BOOK: Reading the Times

From newspaper fact checkers to evaluation methods such as S.I.F.T. to diversifying one's news feeds there is a tremendous amount of energy and time being devoted to debunking lies and conspiracy theories. Despite the trend to provide better quality and quantity of information to the public, according to a 2022 PPRI poll, 60% of white evangelical Protestants believe the 2020 election was stolen from Donald Trump while Qanon conspiracies ravage large swaths of churches in America. While fact checking methods and diversifying one's news feed can be helpful, it seems it is doing little to move people from yelling at each other to holding a respectful conversation. How did the church get here? Is there a theological way of consuming the news? How can we think and act Christianly to the news?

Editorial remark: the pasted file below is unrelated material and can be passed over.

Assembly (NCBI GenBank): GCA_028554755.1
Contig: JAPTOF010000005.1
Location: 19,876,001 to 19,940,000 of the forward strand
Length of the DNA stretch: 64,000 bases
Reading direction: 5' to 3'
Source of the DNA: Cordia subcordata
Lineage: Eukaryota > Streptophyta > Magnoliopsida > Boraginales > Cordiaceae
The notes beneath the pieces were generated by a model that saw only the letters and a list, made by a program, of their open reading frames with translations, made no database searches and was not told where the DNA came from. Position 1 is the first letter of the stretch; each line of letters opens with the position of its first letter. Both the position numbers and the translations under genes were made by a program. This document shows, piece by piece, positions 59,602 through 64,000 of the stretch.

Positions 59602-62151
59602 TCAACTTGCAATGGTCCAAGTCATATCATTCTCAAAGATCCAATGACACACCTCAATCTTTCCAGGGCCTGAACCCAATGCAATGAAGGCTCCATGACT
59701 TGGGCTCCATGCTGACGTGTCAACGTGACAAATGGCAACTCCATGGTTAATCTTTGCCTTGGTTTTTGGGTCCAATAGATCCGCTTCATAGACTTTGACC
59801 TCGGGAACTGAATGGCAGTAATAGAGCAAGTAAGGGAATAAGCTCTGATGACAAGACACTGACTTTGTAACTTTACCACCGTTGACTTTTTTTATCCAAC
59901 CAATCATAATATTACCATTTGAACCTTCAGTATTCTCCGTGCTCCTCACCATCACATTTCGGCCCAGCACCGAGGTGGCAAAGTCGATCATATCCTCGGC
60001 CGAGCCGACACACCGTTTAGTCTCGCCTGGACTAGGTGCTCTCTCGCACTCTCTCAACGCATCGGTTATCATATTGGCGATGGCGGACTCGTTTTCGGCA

ARTICLE: News as Spiritual Formation

Most of the news on television involves unactionable items - a murder, a natural disaster, etc. - where there is little that we can do about it - especially if it is on another continent. Anglican priest D.J. Marotta argues that Christians need to be "hyper-local" with our news sources. What this means is being in community with our neighbors, friends, and family where you can respond to information (news) with kindness and love within your sphere of influence.